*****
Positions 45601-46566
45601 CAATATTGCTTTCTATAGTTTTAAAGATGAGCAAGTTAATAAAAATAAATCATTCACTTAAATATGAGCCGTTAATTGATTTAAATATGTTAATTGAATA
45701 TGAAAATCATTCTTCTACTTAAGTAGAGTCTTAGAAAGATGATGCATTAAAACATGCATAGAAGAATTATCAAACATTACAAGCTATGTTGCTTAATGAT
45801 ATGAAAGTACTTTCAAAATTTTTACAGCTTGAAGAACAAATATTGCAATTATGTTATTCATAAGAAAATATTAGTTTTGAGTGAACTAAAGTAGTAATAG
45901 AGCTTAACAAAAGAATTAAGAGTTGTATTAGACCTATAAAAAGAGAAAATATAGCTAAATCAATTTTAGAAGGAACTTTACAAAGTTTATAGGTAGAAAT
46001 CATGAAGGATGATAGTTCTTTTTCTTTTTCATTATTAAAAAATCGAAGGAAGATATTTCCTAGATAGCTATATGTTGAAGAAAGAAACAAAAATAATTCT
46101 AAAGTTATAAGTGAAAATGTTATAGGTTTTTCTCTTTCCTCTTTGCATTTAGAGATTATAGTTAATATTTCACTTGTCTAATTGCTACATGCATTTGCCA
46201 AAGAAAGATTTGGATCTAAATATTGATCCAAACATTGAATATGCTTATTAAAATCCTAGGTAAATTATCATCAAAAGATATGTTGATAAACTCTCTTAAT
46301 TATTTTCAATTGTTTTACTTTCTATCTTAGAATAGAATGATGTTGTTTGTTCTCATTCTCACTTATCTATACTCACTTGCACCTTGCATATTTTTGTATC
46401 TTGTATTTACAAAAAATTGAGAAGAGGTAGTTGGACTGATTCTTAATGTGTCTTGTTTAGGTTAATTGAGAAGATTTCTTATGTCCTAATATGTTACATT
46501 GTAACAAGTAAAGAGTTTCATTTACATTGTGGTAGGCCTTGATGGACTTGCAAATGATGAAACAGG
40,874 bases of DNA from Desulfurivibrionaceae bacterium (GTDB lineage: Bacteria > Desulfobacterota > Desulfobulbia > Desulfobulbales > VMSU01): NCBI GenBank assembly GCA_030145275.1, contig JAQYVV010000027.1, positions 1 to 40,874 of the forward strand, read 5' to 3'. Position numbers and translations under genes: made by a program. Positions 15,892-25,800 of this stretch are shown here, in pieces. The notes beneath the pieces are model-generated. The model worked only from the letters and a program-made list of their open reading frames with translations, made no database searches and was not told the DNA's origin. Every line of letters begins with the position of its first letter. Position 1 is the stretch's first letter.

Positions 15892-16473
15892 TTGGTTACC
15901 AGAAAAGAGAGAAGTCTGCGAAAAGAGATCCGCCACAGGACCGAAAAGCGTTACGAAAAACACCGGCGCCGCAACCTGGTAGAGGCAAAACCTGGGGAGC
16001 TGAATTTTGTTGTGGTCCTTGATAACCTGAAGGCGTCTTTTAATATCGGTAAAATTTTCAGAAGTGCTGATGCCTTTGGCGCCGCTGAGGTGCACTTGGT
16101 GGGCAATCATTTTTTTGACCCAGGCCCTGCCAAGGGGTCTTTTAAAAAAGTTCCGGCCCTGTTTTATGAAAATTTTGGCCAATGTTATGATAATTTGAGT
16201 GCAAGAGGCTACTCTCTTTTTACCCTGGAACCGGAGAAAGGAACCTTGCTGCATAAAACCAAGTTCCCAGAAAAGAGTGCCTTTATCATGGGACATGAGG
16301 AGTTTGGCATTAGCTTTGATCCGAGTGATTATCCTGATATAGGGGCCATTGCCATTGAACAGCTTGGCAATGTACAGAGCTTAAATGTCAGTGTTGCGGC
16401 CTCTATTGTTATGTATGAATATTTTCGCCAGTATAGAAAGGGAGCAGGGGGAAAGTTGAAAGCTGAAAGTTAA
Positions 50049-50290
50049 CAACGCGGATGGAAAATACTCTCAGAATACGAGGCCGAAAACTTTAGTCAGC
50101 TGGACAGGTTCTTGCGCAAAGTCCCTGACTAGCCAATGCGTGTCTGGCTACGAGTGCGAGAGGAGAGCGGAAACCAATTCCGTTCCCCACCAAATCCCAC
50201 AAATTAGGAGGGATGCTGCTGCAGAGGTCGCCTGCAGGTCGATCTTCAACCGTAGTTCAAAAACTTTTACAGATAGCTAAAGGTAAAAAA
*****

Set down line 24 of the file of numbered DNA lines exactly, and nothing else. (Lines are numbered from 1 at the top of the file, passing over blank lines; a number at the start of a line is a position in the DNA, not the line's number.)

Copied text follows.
50201 AAATTAGGAGGGATGCTGCTGCAGAGGTCGCCTGCAGGTCGATCTTCAACCGTAGTTCAAAAACTTTTACAGATAGCTAAAGGTAAAAAA